Date of Award

8-1-2018

Degree Name

Master of Arts

Department

Psychology

First Advisor

Greer-Medley, Tawanda

Abstract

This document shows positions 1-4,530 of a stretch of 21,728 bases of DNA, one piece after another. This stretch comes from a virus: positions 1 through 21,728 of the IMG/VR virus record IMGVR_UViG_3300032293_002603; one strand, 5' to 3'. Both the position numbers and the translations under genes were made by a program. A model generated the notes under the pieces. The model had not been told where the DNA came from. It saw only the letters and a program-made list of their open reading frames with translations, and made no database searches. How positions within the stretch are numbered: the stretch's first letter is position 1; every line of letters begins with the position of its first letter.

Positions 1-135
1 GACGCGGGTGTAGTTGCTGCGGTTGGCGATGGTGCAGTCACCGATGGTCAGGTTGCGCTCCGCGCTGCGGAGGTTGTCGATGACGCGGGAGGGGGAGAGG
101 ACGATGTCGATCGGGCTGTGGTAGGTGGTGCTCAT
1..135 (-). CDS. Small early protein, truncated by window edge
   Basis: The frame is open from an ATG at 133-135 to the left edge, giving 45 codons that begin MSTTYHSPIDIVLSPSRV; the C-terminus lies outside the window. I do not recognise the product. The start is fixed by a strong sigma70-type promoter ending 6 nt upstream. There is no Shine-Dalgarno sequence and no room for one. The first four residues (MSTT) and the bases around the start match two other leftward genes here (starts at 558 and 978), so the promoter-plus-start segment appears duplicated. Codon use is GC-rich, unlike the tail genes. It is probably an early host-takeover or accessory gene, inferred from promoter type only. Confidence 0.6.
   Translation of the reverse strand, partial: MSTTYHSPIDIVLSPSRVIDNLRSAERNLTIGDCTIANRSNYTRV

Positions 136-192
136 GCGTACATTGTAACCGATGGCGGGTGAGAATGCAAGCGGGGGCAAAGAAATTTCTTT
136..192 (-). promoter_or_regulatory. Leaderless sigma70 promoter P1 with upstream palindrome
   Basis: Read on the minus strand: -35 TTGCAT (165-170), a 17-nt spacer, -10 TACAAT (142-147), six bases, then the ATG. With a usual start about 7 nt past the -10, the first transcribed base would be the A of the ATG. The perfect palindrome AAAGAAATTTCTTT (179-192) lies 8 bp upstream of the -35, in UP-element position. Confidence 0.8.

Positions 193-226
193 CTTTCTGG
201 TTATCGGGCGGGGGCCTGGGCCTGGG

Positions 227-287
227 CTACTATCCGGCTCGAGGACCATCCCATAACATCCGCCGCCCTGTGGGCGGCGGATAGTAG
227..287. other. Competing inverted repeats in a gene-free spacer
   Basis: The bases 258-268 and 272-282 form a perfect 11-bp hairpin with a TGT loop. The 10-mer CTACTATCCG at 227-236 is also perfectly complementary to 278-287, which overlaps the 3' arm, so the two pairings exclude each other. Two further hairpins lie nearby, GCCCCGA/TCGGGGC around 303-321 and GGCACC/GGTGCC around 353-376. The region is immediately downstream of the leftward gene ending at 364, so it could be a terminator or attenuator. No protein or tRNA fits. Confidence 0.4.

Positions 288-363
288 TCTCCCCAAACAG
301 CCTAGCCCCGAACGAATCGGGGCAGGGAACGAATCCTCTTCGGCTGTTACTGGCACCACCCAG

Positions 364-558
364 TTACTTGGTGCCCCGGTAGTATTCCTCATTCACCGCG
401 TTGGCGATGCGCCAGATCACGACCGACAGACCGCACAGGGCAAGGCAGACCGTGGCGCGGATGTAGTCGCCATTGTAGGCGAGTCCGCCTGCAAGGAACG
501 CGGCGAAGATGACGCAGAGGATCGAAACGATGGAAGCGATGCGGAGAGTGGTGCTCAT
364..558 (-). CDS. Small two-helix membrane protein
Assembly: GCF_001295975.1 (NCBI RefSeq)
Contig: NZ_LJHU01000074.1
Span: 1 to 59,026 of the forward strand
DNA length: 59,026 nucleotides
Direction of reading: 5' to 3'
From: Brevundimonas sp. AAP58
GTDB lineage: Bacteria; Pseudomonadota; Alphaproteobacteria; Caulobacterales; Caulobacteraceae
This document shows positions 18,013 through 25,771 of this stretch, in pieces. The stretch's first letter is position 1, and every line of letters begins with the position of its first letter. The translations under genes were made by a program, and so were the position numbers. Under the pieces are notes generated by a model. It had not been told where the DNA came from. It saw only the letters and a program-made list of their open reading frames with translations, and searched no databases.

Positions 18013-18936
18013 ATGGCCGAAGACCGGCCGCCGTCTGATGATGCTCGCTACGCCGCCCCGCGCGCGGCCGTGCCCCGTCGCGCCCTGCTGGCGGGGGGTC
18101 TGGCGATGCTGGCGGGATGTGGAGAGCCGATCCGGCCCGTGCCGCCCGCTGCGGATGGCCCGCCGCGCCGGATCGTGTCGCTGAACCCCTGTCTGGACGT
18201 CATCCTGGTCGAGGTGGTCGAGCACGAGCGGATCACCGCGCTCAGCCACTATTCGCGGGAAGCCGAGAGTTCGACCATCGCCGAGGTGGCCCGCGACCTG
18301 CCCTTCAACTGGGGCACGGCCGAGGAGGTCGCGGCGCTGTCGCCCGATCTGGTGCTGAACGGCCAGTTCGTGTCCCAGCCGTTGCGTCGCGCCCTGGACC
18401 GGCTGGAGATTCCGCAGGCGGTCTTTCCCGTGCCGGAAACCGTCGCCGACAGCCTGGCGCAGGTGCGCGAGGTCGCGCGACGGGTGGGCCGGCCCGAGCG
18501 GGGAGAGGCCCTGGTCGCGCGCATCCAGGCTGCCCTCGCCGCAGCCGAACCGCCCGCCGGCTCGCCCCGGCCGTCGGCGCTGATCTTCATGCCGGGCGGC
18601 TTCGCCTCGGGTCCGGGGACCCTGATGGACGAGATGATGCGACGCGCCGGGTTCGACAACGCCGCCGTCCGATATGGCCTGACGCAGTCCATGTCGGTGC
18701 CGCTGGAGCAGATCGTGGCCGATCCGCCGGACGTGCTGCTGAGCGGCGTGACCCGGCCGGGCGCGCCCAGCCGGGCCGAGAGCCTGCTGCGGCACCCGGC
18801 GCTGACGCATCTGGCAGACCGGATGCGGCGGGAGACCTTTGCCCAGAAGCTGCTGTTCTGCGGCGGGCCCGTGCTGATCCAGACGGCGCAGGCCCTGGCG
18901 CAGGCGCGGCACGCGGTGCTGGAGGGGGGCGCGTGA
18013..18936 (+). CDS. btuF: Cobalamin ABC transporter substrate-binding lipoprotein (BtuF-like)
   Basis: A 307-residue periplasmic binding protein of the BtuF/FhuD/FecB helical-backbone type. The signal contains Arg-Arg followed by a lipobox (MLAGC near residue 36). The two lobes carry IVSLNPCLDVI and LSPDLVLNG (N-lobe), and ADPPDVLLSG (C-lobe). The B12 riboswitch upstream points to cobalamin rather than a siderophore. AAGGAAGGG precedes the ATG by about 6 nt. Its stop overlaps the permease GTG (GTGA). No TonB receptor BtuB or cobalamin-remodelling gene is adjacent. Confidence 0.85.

AN ABSTRACT OF THE THESIS OF MORGAN B. CHRISTIE, for the MASTER OF ARTS degree in PSYCHOLOGY, presented on MAY 1, 2018, at Southern Illinois University Carbondale. TITLE: THE EFFECTS OF RACIAL SOCIALIZATION ON RACIAL ATTITUDES AND RACIAL IDENTITY STATUSES FOR WHITE AMERICANS MAJOR PROFESSOR: Dr. Tawanda M. Greer-Medley Racial socialization is an important process that parents engage in with their children. Much of the current research on racial socialization focuses on how this process occurs for people of color. Little is known about the racial socialization processes of White Americans. The current study was designed to address this gap in the literature. The purpose of this study is to test racial socialization as a predictor of racial attitudes and White racial identity statuses among White Americans. It is hypothesized that racial socialization will significantly predict racial attitudes and White racial identity attitudes, respectively. More specifically, it is hypothesized that individuals who engage in more meaningful racial socialization with their parents will have lower levels of social dominance orientation (SDO) and lower levels of color-blind racial attitudes (CoBRA) than individuals who do not engage in racial socialization with their parents. It is also hypothesized that individuals who engage in more meaningful racial socialization with their parents will have achieved higher levels of White racial identity statuses than those who do not engage in racial socialization with their parents. To test the study hypotheses, the current study was conducted in two parts. In Study 1, a measure of perceived ethnic-racial socialization (Hughes & Johnson, 2001) was validated for use with a White sample. In Study 2, participants completed measures of (a) perceived ethnic-racial socialization for both parents and peers (Hughes & Johnson, 2001); (b) social dominance orientation (Ho et al., 2015); (c) color-blind racial attitudes (Neville, Lilly, Lee, Duran, and Browne, 2000); and (d) White racial identity statuses (Helms & Carter, 1990) in order to test the main study hypotheses. In Study 1, Confirmatory Factor Analysis was used to determine the fit of the perceived racial-ethnic socialization measure to the sample and appropriateness of the addition of four items to the measure. The measure was found to be both valid and reliable with the current sample. In Study 2, hierarchical regression analyses were conducted to examine the predictive relationships of parent and peer socialization with racial attitudes and White racial identity statuses. Results from the regression analyses indicated that parent socialization experiences significantly predicted color-blind racial attitudes, as well as the disintegration and reintegration statuses of White racial identity, in a positive direction. Peer socialization, on the other hand, significantly predicted color-blind racial attitudes, as well as the disintegration and reintegration statuses of White racial identity, in a negative direction. These findings suggest that parent and peer socialization experiences are important in the formation of certain racial attitudes and in the achievement of certain White racial identity statuses, but that other factors may be impacting the development of racial attitudes and racial identity for White American adults. Although the main study hypotheses were not fully supported in the current study, the findings of the study are useful in providing insight into the racial socialization experiences of White Americans and hold implications both for future research of White racial socialization and for the counseling process.

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